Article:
Lab research

What you need to know

  • It is known genetics play a part in the risk of developing prostate cancer, but the exact genes at play have been largely unknown.
  • In this clinical trial, the researchers want to find out if knowing more about certain genetic features can improve prostate cancer diagnosis for men with a higher risk of the disease, including black men and men with a family history of the disease.
  • PROFILE is based at The Institute of Cancer Research London, and linked to our London Centre of Excellence, funded in partnership with Movember, which is dedicated to understanding how each man’s cancer is as unique as he is, and developing precise treatments and diagnostic tools in line with this.

We are using the latest developments in genetic characterisation of prostate cancer to test targeted screening for men who are most likely to develop aggressive disease .

- Professor Johann de Bono, director of the London Movember Centre of excellence

What they want to find out

It’s known there is a genetic component to prostate cancer, and that men who are black, or who have a family history of the disease (like a father, brother, uncle or grandfather with prostate cancer) are more likely to get the disease themselves. Some of these cases are also more likely to get prostate cancer that requires treatment, instead of cancer that can be watched on active surveillance without having immediate treatment.

A few genetic changes, like a mutation in a gene called BRCA2, are found in a small population of men and are known to have a big contribution to their genetic risk of prostate cancer. But for most men, it’s that not simple, and it’s thought there are many genetic changes that have a small individual effect, but add up to give a significant risk of developing prostate cancer.

Professor Ros Eeles and her team have helped identify over 160 of these genetic features, which contribute to the genetic risk of prostate cancer. In this study, they want to test whether these genetic features can be used as a way to spot which men should be prioritised for prostate cancer screening. This should help men with cancer that needs urgent treatment get diagnosed sooner, while others can avoid unnecessary treatments. The study will also help the researchers understand the role of genetics in developing prostate cancer.

How they’re going about it

The team have already conducted a small-scale (pilot) version of this study. They assessed if men would be willing to undergo more intensive prostate screening and took samples for genetic analysis .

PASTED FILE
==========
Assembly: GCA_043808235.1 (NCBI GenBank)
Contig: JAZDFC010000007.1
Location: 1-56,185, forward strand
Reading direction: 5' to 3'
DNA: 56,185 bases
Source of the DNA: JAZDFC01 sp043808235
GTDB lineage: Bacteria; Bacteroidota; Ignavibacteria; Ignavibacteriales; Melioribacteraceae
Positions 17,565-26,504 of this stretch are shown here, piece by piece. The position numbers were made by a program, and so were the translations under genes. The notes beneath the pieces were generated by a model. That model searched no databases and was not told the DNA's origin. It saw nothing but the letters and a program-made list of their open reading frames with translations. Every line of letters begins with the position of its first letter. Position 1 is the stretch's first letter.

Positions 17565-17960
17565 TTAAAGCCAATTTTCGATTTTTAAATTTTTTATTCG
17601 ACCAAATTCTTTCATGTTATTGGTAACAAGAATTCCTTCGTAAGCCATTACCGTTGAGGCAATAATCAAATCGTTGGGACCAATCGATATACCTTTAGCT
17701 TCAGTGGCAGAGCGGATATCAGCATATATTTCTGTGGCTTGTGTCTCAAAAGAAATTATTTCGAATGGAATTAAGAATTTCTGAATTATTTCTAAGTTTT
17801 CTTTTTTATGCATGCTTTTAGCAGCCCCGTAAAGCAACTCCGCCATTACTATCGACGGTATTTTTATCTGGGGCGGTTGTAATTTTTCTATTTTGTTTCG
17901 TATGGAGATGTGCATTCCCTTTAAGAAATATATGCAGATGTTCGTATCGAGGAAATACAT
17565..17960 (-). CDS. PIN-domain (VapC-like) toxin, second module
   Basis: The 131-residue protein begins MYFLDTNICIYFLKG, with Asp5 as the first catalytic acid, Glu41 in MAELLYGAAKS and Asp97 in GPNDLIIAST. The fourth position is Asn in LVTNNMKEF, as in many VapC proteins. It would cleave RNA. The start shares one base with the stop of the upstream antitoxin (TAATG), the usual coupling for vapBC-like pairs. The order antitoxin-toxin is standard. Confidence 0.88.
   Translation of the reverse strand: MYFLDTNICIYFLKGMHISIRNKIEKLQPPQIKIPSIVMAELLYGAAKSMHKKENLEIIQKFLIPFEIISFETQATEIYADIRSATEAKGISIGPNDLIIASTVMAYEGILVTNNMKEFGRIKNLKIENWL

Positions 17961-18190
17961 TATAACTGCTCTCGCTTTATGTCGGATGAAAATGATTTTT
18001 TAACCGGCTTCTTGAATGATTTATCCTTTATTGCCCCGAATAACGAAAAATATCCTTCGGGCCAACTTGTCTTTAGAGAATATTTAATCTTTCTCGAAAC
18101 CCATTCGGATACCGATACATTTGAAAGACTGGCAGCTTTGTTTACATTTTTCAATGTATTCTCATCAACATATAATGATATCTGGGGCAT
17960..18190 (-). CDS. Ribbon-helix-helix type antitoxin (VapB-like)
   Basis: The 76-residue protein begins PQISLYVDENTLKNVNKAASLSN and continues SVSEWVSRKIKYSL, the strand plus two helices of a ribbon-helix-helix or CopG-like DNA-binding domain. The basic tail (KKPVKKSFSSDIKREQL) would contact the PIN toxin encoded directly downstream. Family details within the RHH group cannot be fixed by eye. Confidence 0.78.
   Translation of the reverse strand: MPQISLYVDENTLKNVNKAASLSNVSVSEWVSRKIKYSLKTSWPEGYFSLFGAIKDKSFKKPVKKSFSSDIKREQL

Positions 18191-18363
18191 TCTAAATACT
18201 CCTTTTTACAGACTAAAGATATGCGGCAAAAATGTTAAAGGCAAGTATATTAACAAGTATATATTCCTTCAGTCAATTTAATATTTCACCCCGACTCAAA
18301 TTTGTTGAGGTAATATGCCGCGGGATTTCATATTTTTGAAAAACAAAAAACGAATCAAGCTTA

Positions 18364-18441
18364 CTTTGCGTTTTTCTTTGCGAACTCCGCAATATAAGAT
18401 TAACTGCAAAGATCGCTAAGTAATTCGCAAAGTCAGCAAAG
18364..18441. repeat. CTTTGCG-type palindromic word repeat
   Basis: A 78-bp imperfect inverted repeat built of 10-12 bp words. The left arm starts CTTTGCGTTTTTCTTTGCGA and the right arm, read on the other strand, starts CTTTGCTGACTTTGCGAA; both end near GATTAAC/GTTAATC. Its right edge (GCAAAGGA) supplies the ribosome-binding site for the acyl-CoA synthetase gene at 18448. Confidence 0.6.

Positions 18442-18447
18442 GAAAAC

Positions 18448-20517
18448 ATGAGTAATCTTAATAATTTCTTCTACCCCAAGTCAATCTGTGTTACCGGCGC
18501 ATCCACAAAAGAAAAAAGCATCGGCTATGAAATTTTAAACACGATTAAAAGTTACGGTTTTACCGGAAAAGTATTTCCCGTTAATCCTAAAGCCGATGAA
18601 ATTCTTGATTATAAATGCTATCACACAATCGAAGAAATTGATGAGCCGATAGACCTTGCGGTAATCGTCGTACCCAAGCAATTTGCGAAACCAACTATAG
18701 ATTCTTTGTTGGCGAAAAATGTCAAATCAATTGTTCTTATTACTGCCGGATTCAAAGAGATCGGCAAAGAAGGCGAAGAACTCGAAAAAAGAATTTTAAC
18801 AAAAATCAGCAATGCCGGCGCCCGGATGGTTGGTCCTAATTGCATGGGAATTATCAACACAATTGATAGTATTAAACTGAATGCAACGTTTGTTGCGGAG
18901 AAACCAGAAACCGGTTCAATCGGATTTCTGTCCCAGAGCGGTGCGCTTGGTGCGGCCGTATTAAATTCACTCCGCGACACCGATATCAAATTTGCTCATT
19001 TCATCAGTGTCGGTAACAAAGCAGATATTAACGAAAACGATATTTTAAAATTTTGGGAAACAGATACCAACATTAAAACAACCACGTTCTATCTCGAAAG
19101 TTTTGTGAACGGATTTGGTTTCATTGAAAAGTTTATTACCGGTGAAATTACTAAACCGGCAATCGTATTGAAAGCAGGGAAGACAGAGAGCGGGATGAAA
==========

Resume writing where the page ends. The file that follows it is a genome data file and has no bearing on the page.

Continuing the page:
The team is now conducting a larger-scale study, called PROFILE. They’re recruiting healthy men with a family history of prostate cancer, and healthy African/Caribbean men aged 40-69. The trial team will take blood and tissue sames to collect genetic information about the men. They’ll then monitor the men for development of the disease over five years, using PSA testing. Men can also choose to undergo an MRI scan and prostate biopsy. They will assess whether men with certain genetic features are more likely to develop prostate cancer that requires treatment, and so may benefit from additional prostate cancer screening. 

Progress so far

So far the team have finished recruiting men with a family history of the disease. Now, they are continuing to recruit black men until February 2021. 

 

How to get involved with this trial

This trial is still looking for men to take part. You can read the information below to see if you may be suitable to take part in this study, and contact your GP for full details on whether you can take part.

If you’d like support with deciding whether taking part in a clinical trial is right for you, you can speak to your GP or contact our Specialist Nurses on 0800 074 8383.

Who can take part

You may be eligible to take part in this study if you:

  • Are aged 40 to 69 years.
  • Are Caucasian and have a family history of prostate cancer, defined as men with first degree relatives diagnosed with prostate cancer at <70 years, men with two to three relatives on the same side diagnosed with prostate cancer at <70 years.
  • Are of African or Caribbean ancestry, defined as both parents and all four grandparents from that origin.

Who can’t take part

You would not be eligible to take part if you:

  • Have a previous cancer with a life expectancy of less than five years
  • Have had prostate cancer previously or currently
  • Are unable to have an MRI scan

For full inclusion and exclusion criteria speak to your GP.

Where the trial is taking place

  • The Royal Marsden, Sutton
  • The Royal Marsden, London
  • Oxford University Hospitals NHS Foundation Trust, Oxford
  • Croydon University Hospital, London
  • Manchester University Hospital NHS Foundation Trust, Manchester
  • St George's University Hospitals London
  • The Newcastle Upon Tyne Hospital NHS Foundation Trust, Newcastle upon Tyne
  • Ashford & St Peter's Hospitals NHS Foundation Trust, Chertsey
  • Brighton & Sussex University Hospitals NHS Trust, Brighton
  • University Hospitals Bristol NHS Foundation Trust, Bristol
  • Cambridge University Hospitals NHS Foundation Trust, Cambridge
  • Frimley Health NHS Foundation Trust, Camberley
  • Imperial College Healthcare NHS Trust, London
  • London Northwest University Healthcare NHS Trust, Harrow
  • Royal Devon & Exeter NHS Foundation Trust, Exeter
  • University Hospitals of North Midlands NHS Trust, Stoke-on-Trent

We try to keep this information as up to date as possible, but there may be times when study details have changed and we haven’t updated our web information. Speak to your medical team, or our Specialist Nurses, for the most up to date information on prostate cancer clinical studies.

Grant information

Reference - CEO13_2-002
Researcher - 
Professor Ros Eeles
Institution – Institute of Cancer Research, London 
Award – Part of the Movemeber Centre of Excellence, awarded £5,204,881